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MC4 Plays Integral Part in the U.S. Army’s Casualty Care System for Roles 1-3

By MC4 Strategic Communications Office

Fort Detrick, MD. - The Medical Communications for Combat Casualty Care (MC4) systems support Roles 1-3 of the U.S. Army’s modern health services support system covering the operational environment to the hospital facility. The U.S. Army supports the effective distribution of resources across facilities at various levels of command, across different locations, each with differing levels of capability. The goal for the U.S. Army is to provide the most efficient means to save the Soldier’s life and “ensure the stabilization and survivability of the patient through advanced trauma management and far-forward resuscitative surgery prior to movement between medical treatment facilities,” as stated in DoD’s fourth revision of Emergency War Surgery.

MC4 plays a key part in support of Roles 1-3 by integrating and fielding the Army capability to digitally capture medical treatment data, specifically the Soldiers’ electronic health record (EHR), in these dynamic operational environments. The EHR is accessible by the Soldier and his/her medical treatment providers throughout their military career and retirement, and eventually by Veterans Affairs (VA).

In support of the Soldier’s EHR in operational environments, MC4 enables the clinical documentation and management software application called AHLTA-Theater. The AHLTA-Theater application suite is available at all Roles (1-3) and includes access to Defense Medical Logistics Standard Support (DMLSS) Customer Assistance Module (DCAM), a logistical support tool for ordering medical supplies, access to medical references, the Medical Situational Awareness in the Theater (MSAT) which combines information to provide decision support and a common operating picture, the Theater Medical Data Store (TMDS) and DoD’s Clinical Data Repository (CDR).

The Roles 1-3 process begins when the patient moves from the point of injury (POI) into the care of specialized medical professionals trained in tactical combat casualty care, stabilizing surgical treatment and trauma management. Depending on the critical or urgent nature of the patients’ condition, it is possible to bypass a role in order to move to a higher level of capability that matches the needs of trauma management, resuscitative care and stabilization.

Point of Injury (POI):

Before Roles 1-3 even begins the actual start of the process occurs at the POI. At this early stage, first-aid care is provided by a combat medic, buddy or combat lifesaver (non-medical team or squad member trained in enhanced first-aid) in order to take immediate lifesaving measures to the injured Soldier.

Role 1: Role 1 is the battalion aid station where the patient is treated by a physician, physician assistant or medic. If necessary, after triage, treatment and stabilization, the Soldier either returns to duty or is evacuated to a role 2 or appropriate medical treatment facility (MTF). Treatment in Role 1 does not have to be combat related. Patients with non-battle injuries, disease, and behavioral and operational stress conditions can also be treated. Role 1 facilities do not have the capability for patient holding (inpatient type treatment).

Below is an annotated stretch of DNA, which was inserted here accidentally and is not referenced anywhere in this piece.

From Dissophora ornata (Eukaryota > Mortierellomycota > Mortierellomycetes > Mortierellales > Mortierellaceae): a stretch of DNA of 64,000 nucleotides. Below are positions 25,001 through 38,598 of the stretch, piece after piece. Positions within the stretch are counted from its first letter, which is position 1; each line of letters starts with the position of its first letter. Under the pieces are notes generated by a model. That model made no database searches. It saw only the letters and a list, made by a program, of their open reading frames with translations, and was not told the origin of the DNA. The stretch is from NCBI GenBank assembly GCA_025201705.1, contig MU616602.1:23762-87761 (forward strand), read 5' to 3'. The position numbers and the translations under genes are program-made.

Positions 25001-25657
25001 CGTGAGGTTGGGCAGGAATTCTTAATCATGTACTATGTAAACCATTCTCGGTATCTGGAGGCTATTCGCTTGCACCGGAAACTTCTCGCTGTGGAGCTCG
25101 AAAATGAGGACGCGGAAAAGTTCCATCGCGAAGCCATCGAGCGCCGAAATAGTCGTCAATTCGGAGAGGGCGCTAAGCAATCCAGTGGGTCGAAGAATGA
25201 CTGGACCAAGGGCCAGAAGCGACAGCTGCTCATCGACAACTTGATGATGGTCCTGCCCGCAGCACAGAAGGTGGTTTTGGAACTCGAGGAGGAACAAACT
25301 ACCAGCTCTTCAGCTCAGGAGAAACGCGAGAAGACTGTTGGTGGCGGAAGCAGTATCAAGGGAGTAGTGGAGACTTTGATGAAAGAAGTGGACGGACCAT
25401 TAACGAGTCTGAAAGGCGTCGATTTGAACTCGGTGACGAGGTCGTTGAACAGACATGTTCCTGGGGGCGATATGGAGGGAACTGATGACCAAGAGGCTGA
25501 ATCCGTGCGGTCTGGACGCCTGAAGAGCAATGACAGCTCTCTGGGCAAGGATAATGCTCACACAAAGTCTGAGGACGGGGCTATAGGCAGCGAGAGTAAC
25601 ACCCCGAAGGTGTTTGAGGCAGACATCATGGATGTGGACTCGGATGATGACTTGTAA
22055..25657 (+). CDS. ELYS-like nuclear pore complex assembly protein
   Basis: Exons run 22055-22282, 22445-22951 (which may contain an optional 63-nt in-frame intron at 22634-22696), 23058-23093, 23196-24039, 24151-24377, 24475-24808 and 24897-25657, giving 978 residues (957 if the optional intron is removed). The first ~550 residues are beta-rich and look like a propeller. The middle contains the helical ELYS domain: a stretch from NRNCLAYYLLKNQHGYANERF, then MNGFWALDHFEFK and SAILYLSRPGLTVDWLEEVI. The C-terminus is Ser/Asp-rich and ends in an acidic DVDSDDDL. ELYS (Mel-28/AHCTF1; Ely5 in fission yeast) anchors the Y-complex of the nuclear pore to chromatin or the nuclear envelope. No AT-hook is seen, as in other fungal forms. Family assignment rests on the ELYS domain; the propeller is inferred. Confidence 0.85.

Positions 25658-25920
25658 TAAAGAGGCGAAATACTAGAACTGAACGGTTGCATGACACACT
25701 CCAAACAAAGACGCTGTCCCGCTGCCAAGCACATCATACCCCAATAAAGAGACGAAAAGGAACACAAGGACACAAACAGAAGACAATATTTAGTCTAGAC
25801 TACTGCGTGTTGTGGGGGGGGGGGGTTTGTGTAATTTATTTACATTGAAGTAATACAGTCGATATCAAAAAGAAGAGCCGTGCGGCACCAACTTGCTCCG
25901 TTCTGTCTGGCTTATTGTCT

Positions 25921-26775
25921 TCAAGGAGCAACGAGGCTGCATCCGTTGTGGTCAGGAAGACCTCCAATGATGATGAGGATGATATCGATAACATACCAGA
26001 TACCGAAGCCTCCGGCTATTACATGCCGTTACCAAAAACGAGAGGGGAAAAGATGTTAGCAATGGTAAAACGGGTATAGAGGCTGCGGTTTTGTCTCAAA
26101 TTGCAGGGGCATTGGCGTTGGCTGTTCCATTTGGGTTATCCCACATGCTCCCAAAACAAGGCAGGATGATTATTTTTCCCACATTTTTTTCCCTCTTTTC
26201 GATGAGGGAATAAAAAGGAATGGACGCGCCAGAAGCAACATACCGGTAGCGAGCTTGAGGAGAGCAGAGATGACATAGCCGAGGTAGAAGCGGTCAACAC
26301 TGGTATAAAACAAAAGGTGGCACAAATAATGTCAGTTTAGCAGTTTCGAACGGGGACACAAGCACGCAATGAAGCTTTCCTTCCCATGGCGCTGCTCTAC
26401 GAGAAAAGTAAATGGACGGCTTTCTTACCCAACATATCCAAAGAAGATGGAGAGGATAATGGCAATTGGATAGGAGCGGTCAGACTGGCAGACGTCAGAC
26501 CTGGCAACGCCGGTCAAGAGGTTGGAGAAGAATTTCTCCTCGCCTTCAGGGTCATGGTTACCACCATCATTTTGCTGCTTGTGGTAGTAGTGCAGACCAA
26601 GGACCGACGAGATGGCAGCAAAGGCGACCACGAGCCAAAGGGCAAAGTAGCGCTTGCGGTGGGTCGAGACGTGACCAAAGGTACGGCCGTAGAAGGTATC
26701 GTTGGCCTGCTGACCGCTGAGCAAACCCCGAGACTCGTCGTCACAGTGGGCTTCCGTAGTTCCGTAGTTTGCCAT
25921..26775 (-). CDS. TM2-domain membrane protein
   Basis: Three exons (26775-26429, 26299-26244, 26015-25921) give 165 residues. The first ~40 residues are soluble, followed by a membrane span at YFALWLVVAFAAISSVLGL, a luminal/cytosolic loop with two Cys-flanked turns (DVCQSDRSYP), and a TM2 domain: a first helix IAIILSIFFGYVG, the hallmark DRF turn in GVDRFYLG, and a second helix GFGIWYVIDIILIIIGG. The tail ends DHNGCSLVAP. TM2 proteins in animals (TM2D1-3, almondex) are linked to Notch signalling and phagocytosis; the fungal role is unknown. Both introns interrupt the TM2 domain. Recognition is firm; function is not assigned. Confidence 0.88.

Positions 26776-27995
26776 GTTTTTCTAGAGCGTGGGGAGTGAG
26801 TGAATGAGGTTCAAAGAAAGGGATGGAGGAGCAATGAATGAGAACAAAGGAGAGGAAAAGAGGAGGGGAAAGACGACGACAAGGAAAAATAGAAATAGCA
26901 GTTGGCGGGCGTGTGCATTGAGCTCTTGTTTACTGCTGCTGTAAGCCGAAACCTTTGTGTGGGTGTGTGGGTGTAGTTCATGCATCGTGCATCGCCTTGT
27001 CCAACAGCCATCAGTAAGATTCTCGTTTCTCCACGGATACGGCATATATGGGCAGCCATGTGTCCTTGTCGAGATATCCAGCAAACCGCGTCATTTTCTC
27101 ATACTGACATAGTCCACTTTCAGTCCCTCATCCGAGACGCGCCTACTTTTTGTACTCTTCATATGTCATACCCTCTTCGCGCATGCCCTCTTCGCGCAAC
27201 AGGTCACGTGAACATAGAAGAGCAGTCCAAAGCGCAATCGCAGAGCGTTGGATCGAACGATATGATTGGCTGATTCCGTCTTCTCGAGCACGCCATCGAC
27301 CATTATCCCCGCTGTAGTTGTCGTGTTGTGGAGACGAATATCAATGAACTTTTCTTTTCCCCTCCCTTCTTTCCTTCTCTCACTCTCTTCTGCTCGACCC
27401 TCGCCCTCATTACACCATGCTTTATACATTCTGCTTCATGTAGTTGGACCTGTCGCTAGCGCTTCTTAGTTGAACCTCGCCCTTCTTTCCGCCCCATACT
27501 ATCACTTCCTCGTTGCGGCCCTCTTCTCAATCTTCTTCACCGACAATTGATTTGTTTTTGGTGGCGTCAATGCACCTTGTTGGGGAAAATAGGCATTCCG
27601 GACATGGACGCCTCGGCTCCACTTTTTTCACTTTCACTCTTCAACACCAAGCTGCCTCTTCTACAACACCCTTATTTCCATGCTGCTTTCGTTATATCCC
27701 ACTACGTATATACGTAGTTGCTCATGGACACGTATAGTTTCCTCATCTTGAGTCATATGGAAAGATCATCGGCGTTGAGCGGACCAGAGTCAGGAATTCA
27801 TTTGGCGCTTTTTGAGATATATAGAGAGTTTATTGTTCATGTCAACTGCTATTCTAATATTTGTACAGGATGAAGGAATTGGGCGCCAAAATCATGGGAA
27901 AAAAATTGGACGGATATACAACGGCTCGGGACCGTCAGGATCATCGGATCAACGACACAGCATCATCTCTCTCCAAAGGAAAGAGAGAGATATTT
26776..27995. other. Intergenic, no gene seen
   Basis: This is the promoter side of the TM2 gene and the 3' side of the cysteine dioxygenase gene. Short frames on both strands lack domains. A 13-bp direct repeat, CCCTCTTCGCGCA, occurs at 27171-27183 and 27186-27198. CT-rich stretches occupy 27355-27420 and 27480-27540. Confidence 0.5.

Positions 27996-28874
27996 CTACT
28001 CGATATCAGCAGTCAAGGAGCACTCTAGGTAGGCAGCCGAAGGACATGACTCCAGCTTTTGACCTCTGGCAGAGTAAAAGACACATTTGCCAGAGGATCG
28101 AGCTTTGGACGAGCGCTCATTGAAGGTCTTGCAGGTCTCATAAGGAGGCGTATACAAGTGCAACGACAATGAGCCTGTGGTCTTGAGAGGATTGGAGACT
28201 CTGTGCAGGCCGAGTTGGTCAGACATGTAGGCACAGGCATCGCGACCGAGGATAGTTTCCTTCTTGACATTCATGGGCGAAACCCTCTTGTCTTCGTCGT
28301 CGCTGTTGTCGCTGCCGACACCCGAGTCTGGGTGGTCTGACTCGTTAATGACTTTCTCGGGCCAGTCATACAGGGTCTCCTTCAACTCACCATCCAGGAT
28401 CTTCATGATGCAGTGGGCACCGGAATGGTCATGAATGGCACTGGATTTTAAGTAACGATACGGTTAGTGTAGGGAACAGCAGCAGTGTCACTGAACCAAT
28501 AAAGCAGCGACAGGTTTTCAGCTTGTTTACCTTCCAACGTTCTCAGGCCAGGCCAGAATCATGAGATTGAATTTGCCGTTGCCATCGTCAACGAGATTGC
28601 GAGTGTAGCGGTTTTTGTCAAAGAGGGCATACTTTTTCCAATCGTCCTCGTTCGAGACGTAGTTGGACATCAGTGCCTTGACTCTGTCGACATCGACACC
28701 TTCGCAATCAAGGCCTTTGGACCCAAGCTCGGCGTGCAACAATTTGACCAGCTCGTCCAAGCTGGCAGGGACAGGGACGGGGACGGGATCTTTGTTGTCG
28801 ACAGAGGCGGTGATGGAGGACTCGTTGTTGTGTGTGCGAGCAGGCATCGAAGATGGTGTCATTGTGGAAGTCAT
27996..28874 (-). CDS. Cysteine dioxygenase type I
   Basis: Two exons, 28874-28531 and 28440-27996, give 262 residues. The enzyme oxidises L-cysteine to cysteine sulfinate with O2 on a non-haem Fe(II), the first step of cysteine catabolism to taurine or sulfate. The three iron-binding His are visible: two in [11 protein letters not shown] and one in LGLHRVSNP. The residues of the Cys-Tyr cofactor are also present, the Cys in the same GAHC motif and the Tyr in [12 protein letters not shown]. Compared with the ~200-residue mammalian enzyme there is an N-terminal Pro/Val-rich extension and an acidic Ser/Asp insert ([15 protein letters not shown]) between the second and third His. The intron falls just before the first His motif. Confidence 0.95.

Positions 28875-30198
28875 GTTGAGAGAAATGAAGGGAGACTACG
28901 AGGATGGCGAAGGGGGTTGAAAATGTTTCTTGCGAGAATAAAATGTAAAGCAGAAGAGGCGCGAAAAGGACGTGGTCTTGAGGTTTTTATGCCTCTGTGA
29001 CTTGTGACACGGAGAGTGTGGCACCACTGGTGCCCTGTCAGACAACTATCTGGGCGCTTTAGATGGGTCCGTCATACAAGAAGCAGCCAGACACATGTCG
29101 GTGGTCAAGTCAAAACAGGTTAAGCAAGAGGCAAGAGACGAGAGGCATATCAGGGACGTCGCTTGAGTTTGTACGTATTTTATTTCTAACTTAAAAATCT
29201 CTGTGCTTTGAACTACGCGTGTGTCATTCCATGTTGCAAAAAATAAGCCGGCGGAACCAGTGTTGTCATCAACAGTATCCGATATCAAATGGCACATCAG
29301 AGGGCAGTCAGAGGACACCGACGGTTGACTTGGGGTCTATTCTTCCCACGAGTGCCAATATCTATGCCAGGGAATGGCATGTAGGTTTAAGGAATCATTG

MC4 provides systems support at the POI and Role 1 stages with Mobile Computing Capability (MCC) and AHLTA-Theater.

Role 2: Role 2 MTFs are brigade level support with levels of care that range from basic primary care to lifesaving emergency treatment. This role can provide advanced trauma management and emergency measures that go beyond Role 1. Role 2 provides an advanced level of capabilities than Role 1 which can include 72-hour patient hold, blood transfusions, x-ray, clinical labs, dental support, optometry services, physical therapy and combat operational stress control when augmented. A forward surgical team (FST) can be collocated with the medical company to provide resuscitative surgical care. The main assets that make up Role 2 are located in medical companies (brigade support battalion) assigned to armored, infantry and Stryker battalion combat teams and area support units that directly support divisions and echelons above brigade.

MC4 provides systems support at the Role 2 stage with AHLTA-Theater and DCAM.

Role 3: In Role 3, patients are treated at a non-mobile facility known as a Combat Support Hospital (CSH) that is equipped to provide care to all categories of patients: wound surgery, resuscitation, damage control surgery and postoperative treatment. The CSH provides inpatient (emergency room (ER), intensive care unit (ICU), operating room (OR), nursing care) and outpatient (pharmacy, psychiatry, public health nursing, physical therapy, clinical laboratory, blood banking, radiology and nutrition care services) capabilities. Patients who cannot survive movement over long distance are treated at a Role 3 CSH. The Role 3 CSH can support as many as 248 patients for up to six OR tables. Surgical specialties at a Role 3 CSH include general, orthopedic, thoracic, urological, gynecological, and oral and maxillofacial surgery.

MC4 provides systems support at the Role 3 level with AHLTA-Theater, which includes TC2 server and inpatient documentation.

Finally, it is important to note that MC4 systems indirectly support Role 4 hospitals as well. The TMDS cloud application transmits patient medical treatment information from the combat zone through theater levels of care (Roles 1-3). These theater levels of care and MTFs access and share patient data with hospitals and the VA (Role 4). In essence, MC4’s support of the lifelong digital record enables that Soldier’s EHR to be transmitted from the battlefront to the homefront.

Posted March 24, 2017